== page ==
My birthday is in early February, and on my birthday, my darling wife suggested she see if there were any birthday cards in the mailbox; we hadn’t heard the CTT Delivery man’s scooter stop, so I was skeptical. Mail for us is very rare. So she went out and I heard her laughing histerically from the mailbox.
Nearly two months late, we got a Christmas Card from a wonderful friend who still remembers some great times together while I was in the Air Force. Marleen worked with me and became a great friend in Arkansas, and we’ve stayed in touch over the years, even when she moved to her home in the Netherlands for a time. She is so wonderful! So I was very pleased to get her card and a photo newsletter summarizing her year. It’s been years since we’ve seen her, but we still fondly remember each other. Things like this make me feel really “warm and fuzzy!”
But that brings up one of the critiical questions friends from around the globe ask me about our decision to retire to the Portuguese Azores. Many things defy understanding, explanation, or indeed, reason here. Why it takes nearly two months for an Air Mail letter to arrrive from the states? Isn’t the Portuguese system Socialist? Is the island of Terceira run by their own version of a mafia? All possible considerations. In defferenece to family and freinds, I refrain from commenting.
Some things I don’t try to explain, I just accept; much to my wonderful bride’s joy. Her culture is different. Portugal, until 1978, was ruled by a dictator named Antonio de Oliveira Salazar. That’s less than one generation ago, many remember “the old days” which were vastly different from my experieinces growing up in the US and eventually becoming part of the federal government. I can’t relate to the stories my wife and her family tell about growing up in schools and local governments controlled by a dictator. So I try to not judge how this culture reacts to government decisions, procedures, and such things. Like many ex-pats, I sometimes have to bite my tongue and not compare my adopted residence to cultures I’ve lived in around the world. Sometimes, I bite my tongue till it hurts:)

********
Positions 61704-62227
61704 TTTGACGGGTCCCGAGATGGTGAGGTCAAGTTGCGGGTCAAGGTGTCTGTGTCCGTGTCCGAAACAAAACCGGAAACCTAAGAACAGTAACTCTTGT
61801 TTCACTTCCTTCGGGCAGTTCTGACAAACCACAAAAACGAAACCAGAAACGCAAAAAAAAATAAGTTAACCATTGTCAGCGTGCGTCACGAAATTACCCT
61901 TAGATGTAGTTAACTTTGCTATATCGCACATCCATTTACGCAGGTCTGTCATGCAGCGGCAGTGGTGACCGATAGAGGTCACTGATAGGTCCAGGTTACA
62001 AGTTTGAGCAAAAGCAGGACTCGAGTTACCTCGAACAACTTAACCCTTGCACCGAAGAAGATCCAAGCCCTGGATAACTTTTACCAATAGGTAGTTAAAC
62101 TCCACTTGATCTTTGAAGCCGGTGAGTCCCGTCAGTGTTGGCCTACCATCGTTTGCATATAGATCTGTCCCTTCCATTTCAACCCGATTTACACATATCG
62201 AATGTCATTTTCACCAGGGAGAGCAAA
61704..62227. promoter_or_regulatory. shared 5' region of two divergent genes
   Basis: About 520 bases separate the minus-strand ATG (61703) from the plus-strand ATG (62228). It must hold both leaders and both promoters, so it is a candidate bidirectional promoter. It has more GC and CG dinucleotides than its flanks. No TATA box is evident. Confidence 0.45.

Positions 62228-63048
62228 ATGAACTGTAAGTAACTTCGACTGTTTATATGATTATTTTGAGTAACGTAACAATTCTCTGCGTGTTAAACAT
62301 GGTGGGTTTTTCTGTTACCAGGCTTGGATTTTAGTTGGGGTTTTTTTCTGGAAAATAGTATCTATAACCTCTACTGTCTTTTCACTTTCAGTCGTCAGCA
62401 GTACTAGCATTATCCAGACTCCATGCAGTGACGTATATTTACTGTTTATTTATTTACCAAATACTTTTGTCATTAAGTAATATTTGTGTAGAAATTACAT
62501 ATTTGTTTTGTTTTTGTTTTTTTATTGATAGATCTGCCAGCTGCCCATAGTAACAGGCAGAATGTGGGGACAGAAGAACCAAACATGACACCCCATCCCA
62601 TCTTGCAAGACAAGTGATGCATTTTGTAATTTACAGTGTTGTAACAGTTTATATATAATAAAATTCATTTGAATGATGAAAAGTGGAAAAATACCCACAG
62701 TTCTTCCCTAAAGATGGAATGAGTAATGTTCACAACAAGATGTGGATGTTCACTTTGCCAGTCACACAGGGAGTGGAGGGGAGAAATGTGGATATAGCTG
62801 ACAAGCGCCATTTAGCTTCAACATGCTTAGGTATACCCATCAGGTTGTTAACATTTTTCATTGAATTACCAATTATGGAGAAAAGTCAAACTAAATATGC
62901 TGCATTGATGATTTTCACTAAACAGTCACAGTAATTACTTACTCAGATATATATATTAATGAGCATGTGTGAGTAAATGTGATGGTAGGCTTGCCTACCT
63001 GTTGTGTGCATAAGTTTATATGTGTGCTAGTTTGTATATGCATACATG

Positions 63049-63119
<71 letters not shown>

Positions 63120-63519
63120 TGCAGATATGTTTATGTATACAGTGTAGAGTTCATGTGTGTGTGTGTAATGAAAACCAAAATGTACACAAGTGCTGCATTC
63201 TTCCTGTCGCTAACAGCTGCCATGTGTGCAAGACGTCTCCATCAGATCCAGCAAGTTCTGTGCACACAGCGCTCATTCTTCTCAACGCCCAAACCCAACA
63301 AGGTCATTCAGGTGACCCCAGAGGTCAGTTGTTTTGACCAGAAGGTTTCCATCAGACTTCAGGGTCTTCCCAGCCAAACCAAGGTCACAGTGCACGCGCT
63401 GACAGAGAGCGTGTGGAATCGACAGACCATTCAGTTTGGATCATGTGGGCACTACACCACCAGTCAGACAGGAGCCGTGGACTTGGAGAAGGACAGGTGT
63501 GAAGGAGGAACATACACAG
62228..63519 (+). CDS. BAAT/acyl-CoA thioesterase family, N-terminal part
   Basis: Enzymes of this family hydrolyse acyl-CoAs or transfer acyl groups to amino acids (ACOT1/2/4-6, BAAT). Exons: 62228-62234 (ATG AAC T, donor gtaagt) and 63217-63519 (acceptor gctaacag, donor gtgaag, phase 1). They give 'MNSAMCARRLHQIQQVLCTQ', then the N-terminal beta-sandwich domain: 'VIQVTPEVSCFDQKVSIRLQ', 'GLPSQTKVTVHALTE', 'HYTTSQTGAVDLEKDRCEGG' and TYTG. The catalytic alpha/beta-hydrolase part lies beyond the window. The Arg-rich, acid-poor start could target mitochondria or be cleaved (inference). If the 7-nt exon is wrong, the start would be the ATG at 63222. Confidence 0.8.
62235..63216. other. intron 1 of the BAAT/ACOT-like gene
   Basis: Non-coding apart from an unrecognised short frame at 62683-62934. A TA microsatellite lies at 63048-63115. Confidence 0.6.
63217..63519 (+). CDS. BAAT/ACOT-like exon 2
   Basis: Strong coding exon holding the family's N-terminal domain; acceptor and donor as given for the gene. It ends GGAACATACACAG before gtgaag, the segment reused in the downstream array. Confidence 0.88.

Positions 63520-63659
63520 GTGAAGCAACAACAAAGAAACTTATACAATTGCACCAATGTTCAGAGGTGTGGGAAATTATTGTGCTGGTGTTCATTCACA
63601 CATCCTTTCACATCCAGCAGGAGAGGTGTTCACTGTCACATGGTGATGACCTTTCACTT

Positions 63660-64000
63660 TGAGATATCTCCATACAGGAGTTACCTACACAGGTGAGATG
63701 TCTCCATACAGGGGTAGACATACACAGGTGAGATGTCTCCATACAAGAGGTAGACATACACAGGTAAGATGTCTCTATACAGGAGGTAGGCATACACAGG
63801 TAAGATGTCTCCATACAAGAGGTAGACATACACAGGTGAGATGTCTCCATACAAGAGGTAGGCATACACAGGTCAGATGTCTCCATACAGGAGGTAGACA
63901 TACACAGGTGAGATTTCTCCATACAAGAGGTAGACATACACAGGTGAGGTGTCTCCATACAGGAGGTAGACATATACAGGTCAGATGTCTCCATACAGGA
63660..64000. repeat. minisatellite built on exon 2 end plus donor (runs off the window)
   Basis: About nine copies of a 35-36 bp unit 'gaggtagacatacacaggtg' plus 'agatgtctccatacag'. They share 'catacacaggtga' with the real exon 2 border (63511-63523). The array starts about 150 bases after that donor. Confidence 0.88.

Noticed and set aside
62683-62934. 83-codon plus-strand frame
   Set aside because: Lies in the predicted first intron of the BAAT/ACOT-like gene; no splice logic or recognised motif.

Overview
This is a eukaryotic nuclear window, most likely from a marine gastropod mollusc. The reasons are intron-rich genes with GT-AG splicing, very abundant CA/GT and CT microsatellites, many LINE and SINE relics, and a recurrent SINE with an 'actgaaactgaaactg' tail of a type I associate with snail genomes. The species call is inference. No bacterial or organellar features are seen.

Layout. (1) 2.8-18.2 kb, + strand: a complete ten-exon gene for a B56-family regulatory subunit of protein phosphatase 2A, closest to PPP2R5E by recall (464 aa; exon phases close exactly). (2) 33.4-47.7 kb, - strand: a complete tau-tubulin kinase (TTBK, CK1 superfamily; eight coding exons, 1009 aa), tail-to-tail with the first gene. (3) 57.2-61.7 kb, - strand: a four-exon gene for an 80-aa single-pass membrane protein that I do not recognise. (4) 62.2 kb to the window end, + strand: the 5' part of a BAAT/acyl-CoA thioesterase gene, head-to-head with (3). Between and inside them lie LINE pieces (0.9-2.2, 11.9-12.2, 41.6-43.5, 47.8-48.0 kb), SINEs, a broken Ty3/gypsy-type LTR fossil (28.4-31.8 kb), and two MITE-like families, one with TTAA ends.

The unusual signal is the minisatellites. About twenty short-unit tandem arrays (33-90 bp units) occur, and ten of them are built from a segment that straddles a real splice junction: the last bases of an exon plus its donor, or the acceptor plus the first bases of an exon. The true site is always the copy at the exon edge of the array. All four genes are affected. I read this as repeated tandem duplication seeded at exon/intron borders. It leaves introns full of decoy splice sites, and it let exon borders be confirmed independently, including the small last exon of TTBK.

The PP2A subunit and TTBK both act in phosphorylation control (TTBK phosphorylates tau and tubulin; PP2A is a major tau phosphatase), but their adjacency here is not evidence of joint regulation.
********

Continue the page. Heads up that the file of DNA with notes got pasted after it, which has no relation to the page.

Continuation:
So you have to balance the warmth of neighbors supporting us, accepting us into their families, beautiful scenery, great wine, good prices, etc., and try to decide when some things should be accepted, some suggestion might help, or just bite your tongue.
Then again, every now and again, you get a wonderful surprise letter or card from a dear friend!